Climate Change

Climate change is the single greatest threat to the survival of human civilization. It is essential that we act on climate change now.

2nd November 2017

Agriculture is a significant contributor to Ireland’s Greenhouse Gas (GHG) emissions and Teagasc has stated that climate targets are “a challenge to Irish agriculture”.

Phil Kearney, Chair of An Taisce’s Climate Change Committee stated “Despite this acknowledgment by Teagasc, An Taisce is concerned that they are primarily concerned with defending the Government endorsed, agri-food industry policy of increasingly high levels of ruminant-based agriculture”.

2nd November 2017

This Saturday morning the Citizens Assembly will consider climate emissions from transport.

In advance, Thomas Earl and James Nix at Transport & Environment, a pan-EU NGO based in Brussels which works to make transport cleaner and safer, take a close look at Ireland's transport emissions profile.

Mapping out the need to cut emissions by 30% by 2030, they explore what can be delivered by EU policy on the one hand, and domestic action on the other. And they offer some insights into what needs to happen now.

25th October 2017

An Taisce welcomes FIE's legal action against the Irish Government on Climate

John Pierce, Chair An Taisce The National Trust for Ireland stated "An Taisce welcomes and enthusiastically supports the initiative by Friends of the Irish Environment to take a Judicial Review against the National Mitigation Plan (NMP) on climate action published by the Government in July last."

7th September 2017

An Taisce has made a submission to Limerick City and County Council on the current planning application for an extended rock quarry involving blasting, at the Aughinish Alumina plant near Foynes Co Limerick.

The proposal is to extend the quarrying of rock for the perimeter containment of increased waste bauxite residue on the site. The proposed quarry site is in close proximity to the bauxite waste deposition site.

Ian Lumley, An Taisce Advocacy Officer stated

The Central Question of Irish Climate Policy: What is (and what should be ) the “National Mitigation Objective”?

This document offers an initial response by An Taisce to the First Report of the Irish Climate Change Advisory Council (3rd November 2016) in which we focus on the formulation of the long term, overarching, National Mitigation Objective. We assert that this has pivotal significance in framing all prospects for effective mitigation action in Ireland in the years immediately ahead.

26th July 2017

Today’s publication by the Climate Change Advisory Council (CCAC) of its Periodic Review Report 2017, has vindicated the concerns expressed last week by An Taisce, among others. The CCAC report states bluntly that: “it does not provide a framework for policy prioritisation. In the absence of decisions on additional policy actions, Ireland will not achieve the national transition objective by 2050.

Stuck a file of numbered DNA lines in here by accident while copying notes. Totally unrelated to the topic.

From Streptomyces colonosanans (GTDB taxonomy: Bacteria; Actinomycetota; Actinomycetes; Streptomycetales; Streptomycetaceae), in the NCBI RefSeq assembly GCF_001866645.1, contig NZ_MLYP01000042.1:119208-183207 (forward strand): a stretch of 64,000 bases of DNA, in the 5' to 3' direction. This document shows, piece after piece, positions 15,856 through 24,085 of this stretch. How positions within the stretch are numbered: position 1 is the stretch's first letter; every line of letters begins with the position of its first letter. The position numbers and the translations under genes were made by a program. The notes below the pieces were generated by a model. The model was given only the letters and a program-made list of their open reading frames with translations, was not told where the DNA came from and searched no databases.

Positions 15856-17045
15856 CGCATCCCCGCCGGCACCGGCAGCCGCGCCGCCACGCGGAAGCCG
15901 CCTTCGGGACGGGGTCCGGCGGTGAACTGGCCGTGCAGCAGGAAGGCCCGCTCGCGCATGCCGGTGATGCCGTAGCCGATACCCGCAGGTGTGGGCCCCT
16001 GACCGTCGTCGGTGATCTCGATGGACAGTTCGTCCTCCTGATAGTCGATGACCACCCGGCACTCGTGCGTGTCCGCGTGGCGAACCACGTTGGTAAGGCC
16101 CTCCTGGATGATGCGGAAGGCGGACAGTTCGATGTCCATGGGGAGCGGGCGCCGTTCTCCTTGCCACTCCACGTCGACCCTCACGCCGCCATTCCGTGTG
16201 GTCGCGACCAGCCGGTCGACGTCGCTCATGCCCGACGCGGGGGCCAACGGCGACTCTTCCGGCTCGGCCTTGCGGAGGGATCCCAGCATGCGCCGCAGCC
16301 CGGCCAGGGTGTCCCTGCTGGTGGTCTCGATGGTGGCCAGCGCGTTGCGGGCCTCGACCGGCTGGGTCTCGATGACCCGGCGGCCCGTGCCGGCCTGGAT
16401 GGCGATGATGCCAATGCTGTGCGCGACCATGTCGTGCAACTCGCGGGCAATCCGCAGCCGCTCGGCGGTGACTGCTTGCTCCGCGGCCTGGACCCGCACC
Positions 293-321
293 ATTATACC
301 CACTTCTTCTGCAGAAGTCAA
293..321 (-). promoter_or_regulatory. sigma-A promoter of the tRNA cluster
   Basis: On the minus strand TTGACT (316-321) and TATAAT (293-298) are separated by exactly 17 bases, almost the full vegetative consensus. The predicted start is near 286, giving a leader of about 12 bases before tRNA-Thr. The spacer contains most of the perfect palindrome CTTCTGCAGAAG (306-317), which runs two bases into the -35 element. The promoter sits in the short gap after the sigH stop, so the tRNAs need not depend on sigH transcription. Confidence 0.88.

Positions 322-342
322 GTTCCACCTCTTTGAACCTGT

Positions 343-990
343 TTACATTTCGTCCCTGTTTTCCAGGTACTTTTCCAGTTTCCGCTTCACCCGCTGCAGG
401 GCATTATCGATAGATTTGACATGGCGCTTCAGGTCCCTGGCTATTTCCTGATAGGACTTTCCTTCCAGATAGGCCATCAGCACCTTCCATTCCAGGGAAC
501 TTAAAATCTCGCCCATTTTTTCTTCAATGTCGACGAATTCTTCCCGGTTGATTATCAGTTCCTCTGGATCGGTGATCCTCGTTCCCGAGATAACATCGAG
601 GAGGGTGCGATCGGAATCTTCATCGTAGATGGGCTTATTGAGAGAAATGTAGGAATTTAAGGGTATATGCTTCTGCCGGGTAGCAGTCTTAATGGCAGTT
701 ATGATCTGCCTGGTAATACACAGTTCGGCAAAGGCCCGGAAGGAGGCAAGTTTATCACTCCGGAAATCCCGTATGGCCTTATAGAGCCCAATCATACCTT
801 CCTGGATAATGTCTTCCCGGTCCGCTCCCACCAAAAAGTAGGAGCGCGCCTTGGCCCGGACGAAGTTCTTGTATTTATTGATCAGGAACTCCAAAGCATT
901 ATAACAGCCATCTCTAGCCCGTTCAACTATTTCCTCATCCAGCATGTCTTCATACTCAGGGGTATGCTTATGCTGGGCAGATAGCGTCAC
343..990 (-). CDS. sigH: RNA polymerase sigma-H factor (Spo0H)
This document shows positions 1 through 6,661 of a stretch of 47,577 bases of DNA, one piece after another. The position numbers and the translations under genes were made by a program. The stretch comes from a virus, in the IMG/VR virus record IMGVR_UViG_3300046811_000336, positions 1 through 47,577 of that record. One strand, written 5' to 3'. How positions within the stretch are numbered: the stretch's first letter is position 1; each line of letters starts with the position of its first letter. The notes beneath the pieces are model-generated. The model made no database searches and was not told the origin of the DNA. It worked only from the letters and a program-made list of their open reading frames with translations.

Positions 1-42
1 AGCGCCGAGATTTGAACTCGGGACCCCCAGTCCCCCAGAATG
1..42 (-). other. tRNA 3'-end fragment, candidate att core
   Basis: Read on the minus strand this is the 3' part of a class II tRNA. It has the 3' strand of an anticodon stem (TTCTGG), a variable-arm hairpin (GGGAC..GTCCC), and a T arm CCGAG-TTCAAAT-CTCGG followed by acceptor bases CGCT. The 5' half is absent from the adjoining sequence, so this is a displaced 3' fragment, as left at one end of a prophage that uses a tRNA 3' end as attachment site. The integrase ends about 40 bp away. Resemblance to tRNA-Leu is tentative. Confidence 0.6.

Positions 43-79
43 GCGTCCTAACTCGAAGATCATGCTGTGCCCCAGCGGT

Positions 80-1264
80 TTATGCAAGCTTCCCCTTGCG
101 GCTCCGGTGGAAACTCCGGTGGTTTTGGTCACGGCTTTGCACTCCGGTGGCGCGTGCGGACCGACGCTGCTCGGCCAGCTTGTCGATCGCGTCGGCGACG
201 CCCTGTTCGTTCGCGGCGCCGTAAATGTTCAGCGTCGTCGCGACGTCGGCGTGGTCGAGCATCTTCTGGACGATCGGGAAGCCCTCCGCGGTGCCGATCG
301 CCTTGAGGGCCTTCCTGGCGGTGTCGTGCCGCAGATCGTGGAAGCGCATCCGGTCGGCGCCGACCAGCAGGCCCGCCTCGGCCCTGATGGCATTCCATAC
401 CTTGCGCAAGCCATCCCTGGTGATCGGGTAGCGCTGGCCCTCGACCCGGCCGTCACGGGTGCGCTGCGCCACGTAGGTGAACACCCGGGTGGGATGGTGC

13th July 2017

Earlier this week, with no fuss or fanfare, Ireland’s first minister for ‘Climate Action’, Denis Naughten TD, signed off on the Druid/Drombeg exploration field on the Porcupine bank off Ireland’s west coast which is targeting “some 5 billion barrels of oil offshore Ireland”.

1st June 2017

The withdrawal by the US tonight from the Paris Accord on climate change is a bitter but not unexpected blow, delivered by a president adrift from reality and an administration in Washington that appears to be in the pocket of the deeply corrupt fossil fuel industry.

President Trump delivered the news in a rambling, disjointed and largely fact-free address from the White House lawn. His speech offered a chilling insight into his administration’s paranoia and deeply worrying retreat from international diplomacy and into narrow provincialism.

12th May 2017

The Irish Farmers Journal (IFJ) has just published a seriously inaccurate, factually flawed and deeply misleading article on climate change and agriculture.

The Journal, with a weekly readership of in excess of 250,000, is the outlet most Irish farmers turn to first for information. With that power comes responsibility. It owes a journalistic duty of reasonable care to its readers to ensure that it is not used as a vehicle for spreading ‘fake news’.

6th May 2017

Action on air pollution needed for public health and quality of life in Ireland.

Ireland faces growing breaches of World Health Organisation(WHO) air pollution standards, in particular through the increase in number of diesel cars which release fine particulate matter.

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